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Synology DS214play NAS review

Gordon Kelly




  • Recommended by TR

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DS214play angle 2
  • DS214play angle 2
  • DS214play back
  • DS214play front
  • DS214play side
  • DS214play
  • DS214play setup
  • DS214play setup 2
  • DS214play setup3
  • DS214play setup4
  • DS214play UI
  • Gigabit Ethernet


Our Score:



  • Excellent performance
  • Easy to setup & manage
  • Smart, minimalist design
  • Dual USB 3.0 ports added


  • No physical display
  • A little expensive
  • Most media functionality on other Synology NAS

Key Features

  • Dual Core Marvell Armada XP CPU
  • Two 3.5in HDD bays
  • Tool-less drive bays
  • 2x USB 3.0, 1x USB 2.0
  • 1x eSATA and 1x SD slot
  • 1x Gigabit Ethernet
  • Manufacturer: Synology
  • Review Price: £289.99

What is the Synology DS214play?

This is Synology's media focused two-bay NAS which follows hot on the heels of the four bay DS414. Unlike its bigger and more SME-orientated brother, the DS214play hopes to win over savvy consumers with an array of audio, video and image friendly inbuilt applications and enough horsepower for real time Full HD video transcoding.

With Western Digital's new My Cloud range having provided the most user friendly NAS experience to date, this is Synology's fight back.

DS214play side

Synology DS214play - Design

Aside from drive capacities, on the surface there is little to separate the DS214play from the DS414. Both have the same minimalist textured matt plastic chassis which look smart and are virtually fingerprint proof. They also have the same carved Synology logo down each side that cleverly hides ventilation and the same removable fascia that lets you easily get at your drives.

Sadly like the DS414 and all Synology NAS the DS214play omits a digital display which means diving into web browsers and apps for a quick capacity check, but in fairness most NAS are generally hidden away. That said the DS214play does have some key differences which we'll outline in features.

Synology DS214play - Features

DS214play frontSomewhat surprisingly this smaller (233 x 165 x 108mm, 1.27Kg) NAS comes with a couple of key features its bigger brother lacks.

Look closely at the front and you'll see the addition of an SD card reader beside the USB 2.0 port and a 'C' copy button which enables one-click data replication to the NAS. At the back the DS214play also has an eSATA port, curiously absent from the DS414, along with the same dual USB 3.0 ports new to the DSx14 range.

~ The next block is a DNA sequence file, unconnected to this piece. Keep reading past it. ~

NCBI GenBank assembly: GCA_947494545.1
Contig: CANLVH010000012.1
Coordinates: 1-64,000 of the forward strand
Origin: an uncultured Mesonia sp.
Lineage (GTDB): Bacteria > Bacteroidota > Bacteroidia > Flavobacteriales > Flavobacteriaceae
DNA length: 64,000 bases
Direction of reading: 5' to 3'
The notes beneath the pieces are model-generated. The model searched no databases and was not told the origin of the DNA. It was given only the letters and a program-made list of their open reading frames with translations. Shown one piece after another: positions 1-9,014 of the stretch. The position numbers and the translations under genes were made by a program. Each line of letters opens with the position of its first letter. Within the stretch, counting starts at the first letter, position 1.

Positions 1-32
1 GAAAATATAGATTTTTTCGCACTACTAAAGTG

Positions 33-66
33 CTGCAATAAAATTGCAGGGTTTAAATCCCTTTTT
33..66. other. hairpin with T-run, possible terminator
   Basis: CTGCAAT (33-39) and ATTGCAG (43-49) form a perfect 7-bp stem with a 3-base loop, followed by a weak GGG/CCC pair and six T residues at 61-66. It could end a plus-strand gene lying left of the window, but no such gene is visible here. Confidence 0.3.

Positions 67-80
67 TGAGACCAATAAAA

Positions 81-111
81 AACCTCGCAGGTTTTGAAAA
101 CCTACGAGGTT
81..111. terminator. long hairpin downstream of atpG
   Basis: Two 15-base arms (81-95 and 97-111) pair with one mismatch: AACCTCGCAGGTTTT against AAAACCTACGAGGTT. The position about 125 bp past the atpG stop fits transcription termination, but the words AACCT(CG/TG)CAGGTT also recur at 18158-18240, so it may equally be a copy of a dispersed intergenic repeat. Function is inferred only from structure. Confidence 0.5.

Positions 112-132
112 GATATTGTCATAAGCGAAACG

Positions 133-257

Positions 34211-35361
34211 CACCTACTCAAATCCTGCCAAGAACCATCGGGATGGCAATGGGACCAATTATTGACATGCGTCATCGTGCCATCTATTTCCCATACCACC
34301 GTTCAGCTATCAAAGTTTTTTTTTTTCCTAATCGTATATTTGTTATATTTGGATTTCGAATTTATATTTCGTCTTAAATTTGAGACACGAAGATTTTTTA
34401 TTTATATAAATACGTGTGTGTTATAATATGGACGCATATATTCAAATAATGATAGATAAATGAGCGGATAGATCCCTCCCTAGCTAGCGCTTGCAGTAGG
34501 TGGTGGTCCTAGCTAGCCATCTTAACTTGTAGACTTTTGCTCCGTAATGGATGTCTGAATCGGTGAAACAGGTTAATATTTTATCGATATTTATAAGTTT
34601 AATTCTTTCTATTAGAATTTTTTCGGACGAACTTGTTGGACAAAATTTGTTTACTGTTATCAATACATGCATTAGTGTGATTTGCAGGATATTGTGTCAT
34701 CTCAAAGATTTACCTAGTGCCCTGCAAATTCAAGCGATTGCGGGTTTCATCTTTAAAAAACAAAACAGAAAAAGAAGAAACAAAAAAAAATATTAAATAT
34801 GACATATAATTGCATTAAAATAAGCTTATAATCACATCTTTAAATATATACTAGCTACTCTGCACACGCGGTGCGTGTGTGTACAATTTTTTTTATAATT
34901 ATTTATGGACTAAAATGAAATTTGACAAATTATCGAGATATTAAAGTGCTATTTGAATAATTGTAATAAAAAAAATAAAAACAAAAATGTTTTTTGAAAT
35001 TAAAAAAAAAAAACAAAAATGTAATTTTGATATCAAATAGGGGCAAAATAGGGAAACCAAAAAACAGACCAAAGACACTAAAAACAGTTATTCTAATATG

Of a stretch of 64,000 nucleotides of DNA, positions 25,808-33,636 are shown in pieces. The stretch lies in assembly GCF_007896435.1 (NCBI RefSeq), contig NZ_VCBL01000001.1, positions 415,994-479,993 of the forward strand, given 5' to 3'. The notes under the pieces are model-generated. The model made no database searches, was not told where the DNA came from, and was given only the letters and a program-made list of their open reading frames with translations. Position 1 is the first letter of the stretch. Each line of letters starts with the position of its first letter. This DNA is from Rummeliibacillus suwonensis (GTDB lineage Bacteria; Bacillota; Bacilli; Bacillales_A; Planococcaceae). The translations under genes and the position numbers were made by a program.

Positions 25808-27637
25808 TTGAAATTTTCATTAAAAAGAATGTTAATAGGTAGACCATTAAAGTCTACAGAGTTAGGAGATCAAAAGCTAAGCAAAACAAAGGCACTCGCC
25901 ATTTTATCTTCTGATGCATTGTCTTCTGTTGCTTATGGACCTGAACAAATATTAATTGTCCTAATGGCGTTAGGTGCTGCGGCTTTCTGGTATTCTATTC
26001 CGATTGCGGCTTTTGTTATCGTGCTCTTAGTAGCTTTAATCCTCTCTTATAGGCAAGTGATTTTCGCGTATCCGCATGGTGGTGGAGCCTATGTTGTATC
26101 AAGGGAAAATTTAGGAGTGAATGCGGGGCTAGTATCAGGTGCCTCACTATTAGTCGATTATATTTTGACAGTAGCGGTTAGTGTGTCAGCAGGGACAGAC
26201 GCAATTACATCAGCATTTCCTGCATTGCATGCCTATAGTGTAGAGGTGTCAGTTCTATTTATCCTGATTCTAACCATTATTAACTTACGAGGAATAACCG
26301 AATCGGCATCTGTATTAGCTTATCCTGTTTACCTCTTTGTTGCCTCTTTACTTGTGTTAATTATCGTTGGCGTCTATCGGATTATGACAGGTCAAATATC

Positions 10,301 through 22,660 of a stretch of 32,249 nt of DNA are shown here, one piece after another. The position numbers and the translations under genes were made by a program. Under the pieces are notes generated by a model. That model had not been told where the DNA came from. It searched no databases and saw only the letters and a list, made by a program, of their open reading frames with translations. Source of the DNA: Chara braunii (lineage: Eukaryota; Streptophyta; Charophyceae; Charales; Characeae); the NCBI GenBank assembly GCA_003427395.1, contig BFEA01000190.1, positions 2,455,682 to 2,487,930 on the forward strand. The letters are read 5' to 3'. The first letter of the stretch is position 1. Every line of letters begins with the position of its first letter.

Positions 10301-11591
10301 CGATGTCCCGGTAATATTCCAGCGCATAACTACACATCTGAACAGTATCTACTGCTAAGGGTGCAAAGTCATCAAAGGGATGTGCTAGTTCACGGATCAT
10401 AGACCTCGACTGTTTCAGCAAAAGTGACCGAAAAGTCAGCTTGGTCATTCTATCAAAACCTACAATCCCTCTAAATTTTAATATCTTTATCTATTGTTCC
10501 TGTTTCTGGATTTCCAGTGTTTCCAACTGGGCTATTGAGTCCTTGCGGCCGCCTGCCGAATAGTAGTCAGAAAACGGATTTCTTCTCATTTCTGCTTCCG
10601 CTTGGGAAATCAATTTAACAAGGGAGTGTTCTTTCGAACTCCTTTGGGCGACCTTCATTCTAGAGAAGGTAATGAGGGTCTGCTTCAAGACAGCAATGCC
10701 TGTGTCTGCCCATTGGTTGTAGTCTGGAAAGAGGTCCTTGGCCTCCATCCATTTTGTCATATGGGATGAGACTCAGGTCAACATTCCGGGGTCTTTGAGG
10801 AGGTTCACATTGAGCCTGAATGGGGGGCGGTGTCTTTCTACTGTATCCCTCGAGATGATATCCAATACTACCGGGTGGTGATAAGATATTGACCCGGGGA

Despite this there are also omissions. There is Gigabit Ethernet but no second Gigabit port for Link Aggregation. Furthermore the reduced size of the NAS means there is only room for a single fan so you don't get the DS414's fan redundancy. Another, somewhat wishful, notion would've been an HDMI port to connect a NAS with such media pretensions directly to a TV, but that was not to be.

DS214play backDive inside the DS214play, however, and you'll be back on familiar territory as the tool-less bays introduced on the DS414 have made it over and allow drives to be switched in and out in seconds. There is a change in CPU, however, as Synology has swapped out the barnstorming dual core Marvell Armada XP 1.33GHz for Intel's dual core Intel Evansport CPU running at 1.6GHz.

Given its media focus, Synology claims Intel's chip speeds up thumbnail processing, enables 1080p video transcoding and increased network performance. Backing this up are three core apps: Photo Station (image organisation software), Audio Station (which brings output support for DLNA, iTunes Server, AirPlay and Bluetooth speakers) and Video Station (which enables remote access to video files).

In fairness all three apps are available on the DS414 and older Synology models. But when combined with Synology's comprehensive array of 'DS' iOS, Android and Windows Phone apps they make for a compelling argument to consumers looking for a lower price point.

The Synology DS214play supports Basic, JBOD, RAID 0, RAID 1, and the company's own SHR (Synology Hybrid RAID), which allows for hot swappable drives and volume expansion.